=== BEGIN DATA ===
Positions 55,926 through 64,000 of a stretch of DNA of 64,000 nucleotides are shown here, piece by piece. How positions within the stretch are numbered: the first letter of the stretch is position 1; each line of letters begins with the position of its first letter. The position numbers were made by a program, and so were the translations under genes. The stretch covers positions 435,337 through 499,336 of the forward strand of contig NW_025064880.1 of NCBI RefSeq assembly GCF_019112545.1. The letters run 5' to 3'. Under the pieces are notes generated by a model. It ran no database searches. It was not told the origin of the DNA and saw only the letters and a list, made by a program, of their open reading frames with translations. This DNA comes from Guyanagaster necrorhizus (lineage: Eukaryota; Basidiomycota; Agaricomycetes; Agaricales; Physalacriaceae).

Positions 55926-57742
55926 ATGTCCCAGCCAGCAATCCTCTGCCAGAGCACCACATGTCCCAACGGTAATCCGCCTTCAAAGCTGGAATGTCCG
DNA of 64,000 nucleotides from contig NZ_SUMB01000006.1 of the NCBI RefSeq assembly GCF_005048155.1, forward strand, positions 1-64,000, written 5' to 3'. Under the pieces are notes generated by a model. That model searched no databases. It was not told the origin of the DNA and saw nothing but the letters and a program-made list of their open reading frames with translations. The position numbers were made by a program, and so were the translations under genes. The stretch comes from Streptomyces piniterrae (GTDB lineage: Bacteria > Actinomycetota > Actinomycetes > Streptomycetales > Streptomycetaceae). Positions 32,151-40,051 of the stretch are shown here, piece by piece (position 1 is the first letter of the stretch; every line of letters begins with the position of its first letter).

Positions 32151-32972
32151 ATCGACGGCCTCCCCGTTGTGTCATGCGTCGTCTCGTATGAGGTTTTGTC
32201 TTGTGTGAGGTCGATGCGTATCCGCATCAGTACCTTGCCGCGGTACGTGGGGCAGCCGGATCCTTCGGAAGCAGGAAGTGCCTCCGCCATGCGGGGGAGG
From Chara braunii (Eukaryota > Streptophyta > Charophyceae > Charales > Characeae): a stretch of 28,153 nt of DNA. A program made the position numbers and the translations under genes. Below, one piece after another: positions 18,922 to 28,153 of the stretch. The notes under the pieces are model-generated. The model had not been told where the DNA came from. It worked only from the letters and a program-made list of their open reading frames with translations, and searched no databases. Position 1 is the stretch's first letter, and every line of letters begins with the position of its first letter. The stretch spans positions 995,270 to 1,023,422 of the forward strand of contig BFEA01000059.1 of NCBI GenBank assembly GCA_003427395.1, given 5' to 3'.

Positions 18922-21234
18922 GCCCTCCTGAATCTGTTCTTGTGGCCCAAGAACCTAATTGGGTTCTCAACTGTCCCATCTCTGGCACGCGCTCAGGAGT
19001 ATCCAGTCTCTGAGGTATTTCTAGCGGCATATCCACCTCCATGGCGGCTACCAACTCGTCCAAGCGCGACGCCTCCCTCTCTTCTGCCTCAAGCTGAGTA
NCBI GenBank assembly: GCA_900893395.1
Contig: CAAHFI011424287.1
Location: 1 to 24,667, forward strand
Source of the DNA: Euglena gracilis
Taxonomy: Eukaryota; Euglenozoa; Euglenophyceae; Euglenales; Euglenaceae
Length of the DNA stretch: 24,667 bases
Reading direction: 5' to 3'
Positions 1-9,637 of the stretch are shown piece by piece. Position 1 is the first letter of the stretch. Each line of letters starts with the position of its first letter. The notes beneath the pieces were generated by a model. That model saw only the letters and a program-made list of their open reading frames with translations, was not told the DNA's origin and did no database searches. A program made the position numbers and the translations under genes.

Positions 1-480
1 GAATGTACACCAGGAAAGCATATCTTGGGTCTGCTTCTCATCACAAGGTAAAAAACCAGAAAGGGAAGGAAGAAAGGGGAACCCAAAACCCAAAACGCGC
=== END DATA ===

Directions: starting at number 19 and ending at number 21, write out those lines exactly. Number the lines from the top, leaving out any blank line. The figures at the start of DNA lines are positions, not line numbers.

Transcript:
Positions 1-9,637 of the stretch are shown piece by piece. Position 1 is the first letter of the stretch. Each line of letters starts with the position of its first letter. The notes beneath the pieces were generated by a model. That model saw only the letters and a program-made list of their open reading frames with translations, was not told the DNA's origin and did no database searches. A program made the position numbers and the translations under genes.

Positions 1-480
1 GAATGTACACCAGGAAAGCATATCTTGGGTCTGCTTCTCATCACAAGGTAAAAAACCAGAAAGGGAAGGAAGAAAGGGGAACCCAAAACCCAAAACGCGC